To uncover the roles of specific AGOs in limiting virus accumulation we inoculated turnip crinkle virus (TCV) to Arabidopsis plants that were mutant for each of the ten AGO genes. The viral symptoms on most of the plants were the same as on wild type plants although the ago2 mutants were markedly hyper-susceptible to this virus. ago2 plants were also hyper-susceptible to cucumber mosaic virus (CMV), confirming that the antiviral role of AGO2 is not specific to a single virus. For both viruses, this phenotype was associated with transient increase in virus accumulation. In wild type plants the AGO2 protein was induced by TCV and CMV infection.


Based on these results we propose that there are multiple layers to RNA-mediated defense and counter-defense in the interactions between plants and their viruses. AGO1 represents a first layer. With some viruses, including TCV and CMV, this layer is overcome by viral suppressors of silencing that can target AGO1 and a second layer involving AGO2 limits virus accumulation. The second layer is activated when the first layer is suppressed because AGO2 is repressed by AGO1 via miR403. The activation of the second layer is therefore a direct consequence of the loss of the first layer of defense.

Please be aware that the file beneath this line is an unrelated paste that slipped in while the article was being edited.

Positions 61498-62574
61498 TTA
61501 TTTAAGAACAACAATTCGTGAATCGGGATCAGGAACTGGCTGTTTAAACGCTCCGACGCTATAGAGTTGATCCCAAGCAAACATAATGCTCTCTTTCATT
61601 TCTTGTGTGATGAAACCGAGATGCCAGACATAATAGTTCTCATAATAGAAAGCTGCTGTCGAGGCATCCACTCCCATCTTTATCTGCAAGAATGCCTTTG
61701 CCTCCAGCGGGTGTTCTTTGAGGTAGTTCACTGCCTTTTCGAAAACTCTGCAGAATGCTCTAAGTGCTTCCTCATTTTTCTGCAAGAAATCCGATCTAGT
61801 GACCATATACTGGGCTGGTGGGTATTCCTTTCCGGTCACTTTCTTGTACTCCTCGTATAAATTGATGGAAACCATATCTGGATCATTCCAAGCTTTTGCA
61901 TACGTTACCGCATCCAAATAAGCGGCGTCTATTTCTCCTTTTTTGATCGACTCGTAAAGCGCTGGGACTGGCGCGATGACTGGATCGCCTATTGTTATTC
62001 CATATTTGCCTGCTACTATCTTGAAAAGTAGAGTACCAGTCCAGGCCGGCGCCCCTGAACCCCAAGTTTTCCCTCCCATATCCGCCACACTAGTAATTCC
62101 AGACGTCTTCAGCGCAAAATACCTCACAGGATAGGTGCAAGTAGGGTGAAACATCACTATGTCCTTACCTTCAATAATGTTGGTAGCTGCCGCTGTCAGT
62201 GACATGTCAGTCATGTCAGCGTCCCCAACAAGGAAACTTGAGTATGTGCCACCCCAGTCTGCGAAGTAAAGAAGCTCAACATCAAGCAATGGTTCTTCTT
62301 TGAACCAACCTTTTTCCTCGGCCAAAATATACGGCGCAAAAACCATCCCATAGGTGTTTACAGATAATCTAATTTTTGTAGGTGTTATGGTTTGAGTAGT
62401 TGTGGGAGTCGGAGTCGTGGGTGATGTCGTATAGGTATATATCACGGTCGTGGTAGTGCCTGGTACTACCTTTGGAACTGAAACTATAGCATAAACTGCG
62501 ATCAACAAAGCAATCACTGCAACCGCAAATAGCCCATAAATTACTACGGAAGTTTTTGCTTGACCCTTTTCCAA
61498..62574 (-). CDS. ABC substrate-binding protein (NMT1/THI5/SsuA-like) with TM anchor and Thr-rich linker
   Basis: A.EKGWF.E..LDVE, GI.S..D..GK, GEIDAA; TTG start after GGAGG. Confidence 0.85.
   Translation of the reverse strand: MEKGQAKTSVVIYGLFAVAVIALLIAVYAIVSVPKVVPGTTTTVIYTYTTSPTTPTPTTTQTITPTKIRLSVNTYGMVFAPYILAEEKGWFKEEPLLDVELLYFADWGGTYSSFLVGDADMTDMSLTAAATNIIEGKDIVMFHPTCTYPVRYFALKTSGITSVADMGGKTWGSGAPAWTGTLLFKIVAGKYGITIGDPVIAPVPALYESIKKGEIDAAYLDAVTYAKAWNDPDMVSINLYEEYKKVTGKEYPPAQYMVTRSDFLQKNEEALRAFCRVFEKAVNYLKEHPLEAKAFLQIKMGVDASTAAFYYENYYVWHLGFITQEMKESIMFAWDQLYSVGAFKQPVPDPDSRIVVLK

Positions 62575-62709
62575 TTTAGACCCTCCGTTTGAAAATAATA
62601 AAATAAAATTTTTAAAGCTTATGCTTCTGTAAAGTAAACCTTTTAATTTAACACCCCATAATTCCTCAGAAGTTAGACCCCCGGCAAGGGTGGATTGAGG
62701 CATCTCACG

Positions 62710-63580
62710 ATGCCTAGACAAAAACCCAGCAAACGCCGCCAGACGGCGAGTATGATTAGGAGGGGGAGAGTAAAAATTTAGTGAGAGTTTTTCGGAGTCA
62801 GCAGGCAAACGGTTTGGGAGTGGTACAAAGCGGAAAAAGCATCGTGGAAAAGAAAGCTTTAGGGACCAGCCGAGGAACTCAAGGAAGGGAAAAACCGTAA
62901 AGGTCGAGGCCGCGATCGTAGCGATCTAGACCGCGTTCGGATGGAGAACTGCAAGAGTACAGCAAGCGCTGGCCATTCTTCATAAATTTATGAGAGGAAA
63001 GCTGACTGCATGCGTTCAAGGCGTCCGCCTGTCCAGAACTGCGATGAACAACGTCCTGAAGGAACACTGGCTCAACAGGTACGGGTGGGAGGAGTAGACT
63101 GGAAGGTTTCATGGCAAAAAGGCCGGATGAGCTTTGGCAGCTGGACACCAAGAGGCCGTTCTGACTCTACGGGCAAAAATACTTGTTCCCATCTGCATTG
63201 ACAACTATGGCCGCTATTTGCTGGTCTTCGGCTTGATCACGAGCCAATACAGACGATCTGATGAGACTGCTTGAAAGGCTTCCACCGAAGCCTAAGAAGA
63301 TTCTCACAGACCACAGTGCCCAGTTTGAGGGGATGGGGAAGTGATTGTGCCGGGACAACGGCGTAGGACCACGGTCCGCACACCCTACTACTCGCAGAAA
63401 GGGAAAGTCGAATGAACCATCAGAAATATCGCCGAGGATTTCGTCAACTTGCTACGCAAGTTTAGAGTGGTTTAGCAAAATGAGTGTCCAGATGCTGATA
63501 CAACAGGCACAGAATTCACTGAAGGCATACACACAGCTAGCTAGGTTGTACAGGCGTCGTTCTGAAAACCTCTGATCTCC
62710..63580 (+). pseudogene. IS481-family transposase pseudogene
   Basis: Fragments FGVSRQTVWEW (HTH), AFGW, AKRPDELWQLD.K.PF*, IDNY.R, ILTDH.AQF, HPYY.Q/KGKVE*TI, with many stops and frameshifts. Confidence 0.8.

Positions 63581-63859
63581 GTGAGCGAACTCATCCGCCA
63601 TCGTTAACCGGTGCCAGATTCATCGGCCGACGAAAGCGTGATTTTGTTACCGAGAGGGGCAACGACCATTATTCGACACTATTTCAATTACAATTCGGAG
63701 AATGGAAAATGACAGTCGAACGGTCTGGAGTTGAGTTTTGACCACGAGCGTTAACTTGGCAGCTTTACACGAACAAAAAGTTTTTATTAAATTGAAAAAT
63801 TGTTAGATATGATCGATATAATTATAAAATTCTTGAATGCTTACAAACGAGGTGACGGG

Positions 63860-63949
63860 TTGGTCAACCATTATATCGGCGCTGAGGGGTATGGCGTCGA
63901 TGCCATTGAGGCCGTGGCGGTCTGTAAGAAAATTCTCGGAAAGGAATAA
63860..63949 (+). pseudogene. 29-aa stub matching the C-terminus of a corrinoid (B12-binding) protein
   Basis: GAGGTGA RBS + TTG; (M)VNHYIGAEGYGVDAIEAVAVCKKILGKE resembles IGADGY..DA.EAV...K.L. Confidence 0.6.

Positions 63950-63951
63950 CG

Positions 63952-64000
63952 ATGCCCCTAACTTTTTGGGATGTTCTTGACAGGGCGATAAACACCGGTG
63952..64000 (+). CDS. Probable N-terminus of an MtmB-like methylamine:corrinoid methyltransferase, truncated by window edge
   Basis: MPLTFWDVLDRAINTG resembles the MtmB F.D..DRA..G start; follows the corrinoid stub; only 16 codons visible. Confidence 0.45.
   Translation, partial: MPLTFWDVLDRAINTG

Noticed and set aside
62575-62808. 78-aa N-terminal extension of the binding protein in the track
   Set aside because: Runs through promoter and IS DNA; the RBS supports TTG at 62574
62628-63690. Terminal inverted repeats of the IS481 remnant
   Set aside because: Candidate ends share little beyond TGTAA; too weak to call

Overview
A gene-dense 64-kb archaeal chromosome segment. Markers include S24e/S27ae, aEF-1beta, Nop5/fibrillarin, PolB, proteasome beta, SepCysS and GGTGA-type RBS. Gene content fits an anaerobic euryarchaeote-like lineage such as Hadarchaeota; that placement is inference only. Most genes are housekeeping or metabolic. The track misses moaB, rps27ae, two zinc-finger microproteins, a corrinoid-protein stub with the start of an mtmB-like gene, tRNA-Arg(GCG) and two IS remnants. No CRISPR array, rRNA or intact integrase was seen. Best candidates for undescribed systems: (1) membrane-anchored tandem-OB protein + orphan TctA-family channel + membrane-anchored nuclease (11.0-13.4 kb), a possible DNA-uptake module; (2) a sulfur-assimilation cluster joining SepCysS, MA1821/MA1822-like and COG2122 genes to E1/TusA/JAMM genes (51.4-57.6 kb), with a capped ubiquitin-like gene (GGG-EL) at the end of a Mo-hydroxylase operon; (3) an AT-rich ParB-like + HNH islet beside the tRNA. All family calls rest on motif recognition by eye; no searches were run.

RNA silencing is a natural antiviral defense mechanism in plants in which Argonaute (AGO) proteins use bound small-interfering (si)RNAs to target cleavage or translational suppression of complementary RNA. In plants the siRNAs are generated by Dicer-like (DCL) proteins that cleave longer double stranded precursor RNAs. Plant viruses encode suppressor proteins of RNA silencing as counter-defense mechanisms that influence the accumulation and spread of viruses in infected plants [1]. There are also RNA silencing pathways that target transposons and endogenous mRNAs and, correspondingly, there are multiple DCL and AGO proteins encoded by different members of multigene families. One of the variant RNA silencing pathways that targets endogenous mRNA involves microRNAs that are similar to siRNAs but with a distinct biogenesis pathway [2].